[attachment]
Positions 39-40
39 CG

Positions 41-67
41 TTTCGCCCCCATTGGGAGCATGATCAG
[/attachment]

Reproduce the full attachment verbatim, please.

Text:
Positions 39-40
39 CG

Positions 41-67
41 TTTCGCCCCCATTGGGAGCATGATCAG